We went for the Merry-Go-Round tasting menu, after the best negroni and kir royale either of us had ever had. The Merry-Go-Round is 14 dishes of the chefs newer creations, amuse-bouches, little tiny things, slightly bigger things, fried things, puréed things, and (mercifully few) items served on things that aren’t plates. They were almost all completely sublime.
The first thing cementing Belcanto as truly a cut above was, ironically, on a menu and in a restaurant with its laser-focus on traditional seafood, a carrot dish. ‘Carrot done three ways’ is usually what you see some sweaty beardo on Masterchef attempt, only to elicit a look of confusion and disappointment on the face of Monica Galetti. This, though, was beautiful. Smooth carrot pureé and baby carrots in a light cashew milk with a hint of curry running through it, and a crisp tempura carrot branch.
Nut milk features again with coastal prawn and caviar, this time pine nut. The first half of the meal features a few of these incongruous little soups, none more startling and intimidating than goose barnacles in a cherry gazpacho, slices of cherry and tomato snow, a bizarre mindfuck of a dish that should really be style over substance, but works on strange levels that remain an exciting mystery to me.
The only real letdown of the meal was the giant red shrimp, which was served in an unappealing black maize porridge slop, and did nothing at all for me. It was a regular plate of fancy food that I feel is slightly beneath the kitchen that was producing all this alchemy. Immediately after we were back on track with seabass and squash purée ‘scales’, with razor clams in a clam dashi.
By the time the last main course of squab with pak choy mille-fuille came, we were both absolutely stuffed and extremely pissed, and so only managed a few mouthfuls. “Not your favourite?” the maître d sadly whispered. We protested, it was our fault! We’re just greedy booze pigs, honest!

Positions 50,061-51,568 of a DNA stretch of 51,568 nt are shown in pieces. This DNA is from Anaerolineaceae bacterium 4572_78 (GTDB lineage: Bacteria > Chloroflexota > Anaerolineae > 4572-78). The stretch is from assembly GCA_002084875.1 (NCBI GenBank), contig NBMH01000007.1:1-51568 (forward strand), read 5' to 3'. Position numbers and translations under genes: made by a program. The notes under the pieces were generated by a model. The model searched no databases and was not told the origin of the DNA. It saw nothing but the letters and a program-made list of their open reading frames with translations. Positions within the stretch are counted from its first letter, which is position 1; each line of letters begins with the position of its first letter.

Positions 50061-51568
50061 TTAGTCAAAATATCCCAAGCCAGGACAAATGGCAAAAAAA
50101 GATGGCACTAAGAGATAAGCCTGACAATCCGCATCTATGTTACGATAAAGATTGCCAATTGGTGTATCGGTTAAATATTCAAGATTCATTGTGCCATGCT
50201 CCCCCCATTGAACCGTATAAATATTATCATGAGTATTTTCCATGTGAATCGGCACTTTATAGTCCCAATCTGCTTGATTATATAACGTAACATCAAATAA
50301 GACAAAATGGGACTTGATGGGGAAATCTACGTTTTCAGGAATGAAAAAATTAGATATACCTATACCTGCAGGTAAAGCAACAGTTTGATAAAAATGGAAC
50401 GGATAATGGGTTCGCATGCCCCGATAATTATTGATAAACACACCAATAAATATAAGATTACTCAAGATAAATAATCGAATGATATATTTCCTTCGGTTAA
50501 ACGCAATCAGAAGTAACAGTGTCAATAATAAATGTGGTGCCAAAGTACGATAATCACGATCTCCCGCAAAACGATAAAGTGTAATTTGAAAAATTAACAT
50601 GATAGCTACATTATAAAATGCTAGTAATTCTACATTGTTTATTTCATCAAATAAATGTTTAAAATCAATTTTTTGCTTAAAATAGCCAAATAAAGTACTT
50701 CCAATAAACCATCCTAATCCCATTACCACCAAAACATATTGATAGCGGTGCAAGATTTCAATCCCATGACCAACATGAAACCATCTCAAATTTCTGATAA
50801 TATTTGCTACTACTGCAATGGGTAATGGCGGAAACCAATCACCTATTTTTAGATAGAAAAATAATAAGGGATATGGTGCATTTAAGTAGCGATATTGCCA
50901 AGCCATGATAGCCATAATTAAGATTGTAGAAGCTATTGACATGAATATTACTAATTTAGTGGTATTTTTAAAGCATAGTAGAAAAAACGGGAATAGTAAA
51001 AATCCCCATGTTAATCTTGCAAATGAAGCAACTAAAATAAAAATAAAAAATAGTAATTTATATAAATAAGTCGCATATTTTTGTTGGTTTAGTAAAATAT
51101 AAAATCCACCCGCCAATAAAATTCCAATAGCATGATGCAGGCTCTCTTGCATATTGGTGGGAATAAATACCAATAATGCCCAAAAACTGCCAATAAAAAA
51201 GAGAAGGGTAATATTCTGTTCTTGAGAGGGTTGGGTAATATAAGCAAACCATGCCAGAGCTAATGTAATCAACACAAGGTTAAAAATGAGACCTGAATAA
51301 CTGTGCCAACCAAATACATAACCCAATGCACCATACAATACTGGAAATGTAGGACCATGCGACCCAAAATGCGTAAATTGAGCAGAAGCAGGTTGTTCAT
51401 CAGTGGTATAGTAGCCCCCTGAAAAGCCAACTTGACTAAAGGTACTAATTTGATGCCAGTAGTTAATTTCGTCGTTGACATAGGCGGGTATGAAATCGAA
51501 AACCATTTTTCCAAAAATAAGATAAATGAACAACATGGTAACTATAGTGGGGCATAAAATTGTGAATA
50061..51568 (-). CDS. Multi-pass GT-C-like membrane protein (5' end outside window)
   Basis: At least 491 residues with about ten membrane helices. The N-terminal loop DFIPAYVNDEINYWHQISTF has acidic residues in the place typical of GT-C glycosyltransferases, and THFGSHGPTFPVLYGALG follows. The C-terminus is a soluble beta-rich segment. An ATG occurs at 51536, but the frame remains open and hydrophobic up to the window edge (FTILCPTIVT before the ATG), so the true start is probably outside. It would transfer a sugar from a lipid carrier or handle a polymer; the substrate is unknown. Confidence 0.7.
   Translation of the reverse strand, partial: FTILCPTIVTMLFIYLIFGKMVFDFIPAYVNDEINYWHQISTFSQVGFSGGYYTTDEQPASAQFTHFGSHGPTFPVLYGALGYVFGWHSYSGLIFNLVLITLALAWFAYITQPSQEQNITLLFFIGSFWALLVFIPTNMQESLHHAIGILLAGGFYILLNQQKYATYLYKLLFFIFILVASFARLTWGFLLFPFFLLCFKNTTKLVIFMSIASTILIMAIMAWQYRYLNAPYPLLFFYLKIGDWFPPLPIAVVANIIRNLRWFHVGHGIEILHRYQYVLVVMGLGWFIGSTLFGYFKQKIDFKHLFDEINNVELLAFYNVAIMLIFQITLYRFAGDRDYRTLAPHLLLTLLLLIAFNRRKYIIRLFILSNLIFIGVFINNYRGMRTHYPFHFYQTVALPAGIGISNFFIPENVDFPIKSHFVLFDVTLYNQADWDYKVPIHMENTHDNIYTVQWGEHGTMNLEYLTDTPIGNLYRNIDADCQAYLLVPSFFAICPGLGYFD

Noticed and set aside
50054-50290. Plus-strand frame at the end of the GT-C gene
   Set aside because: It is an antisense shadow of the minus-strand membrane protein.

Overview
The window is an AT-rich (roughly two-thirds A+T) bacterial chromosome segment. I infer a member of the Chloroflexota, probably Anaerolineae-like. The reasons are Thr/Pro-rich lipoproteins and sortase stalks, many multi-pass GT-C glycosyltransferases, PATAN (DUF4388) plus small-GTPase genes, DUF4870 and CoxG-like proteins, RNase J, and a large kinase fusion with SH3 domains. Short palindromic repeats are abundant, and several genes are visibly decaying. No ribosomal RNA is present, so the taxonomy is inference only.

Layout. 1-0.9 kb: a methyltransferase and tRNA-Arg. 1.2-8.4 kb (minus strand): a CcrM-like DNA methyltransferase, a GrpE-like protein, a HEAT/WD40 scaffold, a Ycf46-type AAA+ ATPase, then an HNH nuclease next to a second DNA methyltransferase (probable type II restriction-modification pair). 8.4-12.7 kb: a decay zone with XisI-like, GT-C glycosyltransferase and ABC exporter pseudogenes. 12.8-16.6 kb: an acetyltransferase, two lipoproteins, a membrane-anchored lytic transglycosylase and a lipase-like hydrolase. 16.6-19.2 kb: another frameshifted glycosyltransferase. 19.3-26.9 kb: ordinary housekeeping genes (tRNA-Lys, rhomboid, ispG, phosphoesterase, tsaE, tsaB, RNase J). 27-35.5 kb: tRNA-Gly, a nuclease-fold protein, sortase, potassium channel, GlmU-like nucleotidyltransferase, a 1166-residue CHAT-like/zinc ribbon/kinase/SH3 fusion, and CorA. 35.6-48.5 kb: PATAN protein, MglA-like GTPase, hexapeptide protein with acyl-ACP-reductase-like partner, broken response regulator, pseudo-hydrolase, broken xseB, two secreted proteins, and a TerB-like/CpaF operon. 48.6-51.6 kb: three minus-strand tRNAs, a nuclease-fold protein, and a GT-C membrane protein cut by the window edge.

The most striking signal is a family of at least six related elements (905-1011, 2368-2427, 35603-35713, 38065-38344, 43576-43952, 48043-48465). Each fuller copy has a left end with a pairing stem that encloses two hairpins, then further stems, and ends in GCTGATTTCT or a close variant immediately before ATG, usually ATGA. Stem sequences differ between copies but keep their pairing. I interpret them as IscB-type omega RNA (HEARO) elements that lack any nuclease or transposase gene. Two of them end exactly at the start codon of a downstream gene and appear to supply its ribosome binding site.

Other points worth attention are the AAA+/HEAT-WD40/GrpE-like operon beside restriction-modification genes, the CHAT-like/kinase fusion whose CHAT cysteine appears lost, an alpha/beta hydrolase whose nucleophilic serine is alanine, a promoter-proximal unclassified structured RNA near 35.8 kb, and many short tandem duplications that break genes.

I imagine it’s the service in places like this that tips the scales from one to two stars and beyond. Our waiter was softly spoken, attentive, knowledgeable, smiley, and faultless. I will say, though, that the only time the service became cloying was with the wine refills. You have a sip or two and someone is there to dribble it back up to where it was. But I’m an alcoholic, I don’t want a demure little drip, I want you to plonk the bottle upside down and watch it slosh around the brim of the glass, like an Orc in a meadery. Maybe I’m not meant to be here after all.
The evening closes with typically delicious and not-what-it-first-seems desserts; cherries that aren’t cherries but nutella, a peach pit that isn’t a peach pit but an almond praline. The fun silliness almost turns to unnecessary mawkishness when we’re served a child’s sleeve to wipe our mouths with, to evoke the chefs memory of chocolatey cuffs as a youth. It’s a little odd, and is more the sort of thing you’d find at the site of an exploded school than a restaurant table, but we chose to see the funny side. Besides, a bit of whimsy is acceptable when you’re this exuberantly satisfied.
Belcanto offers up a bit of a philosophical question; how much better can it really get? What in God’s name does a three star restaurant look like? Is it just an unachievable goal reserved only for Parisian institutions, an ascension to the culinary House of Lords after years of playing the right cards? Part of me thinks the only real distinction is the extra £200 on the bill at the end of the night. Whatever nebulous requirements get you this accolade, I sense Belcanto have them in spades.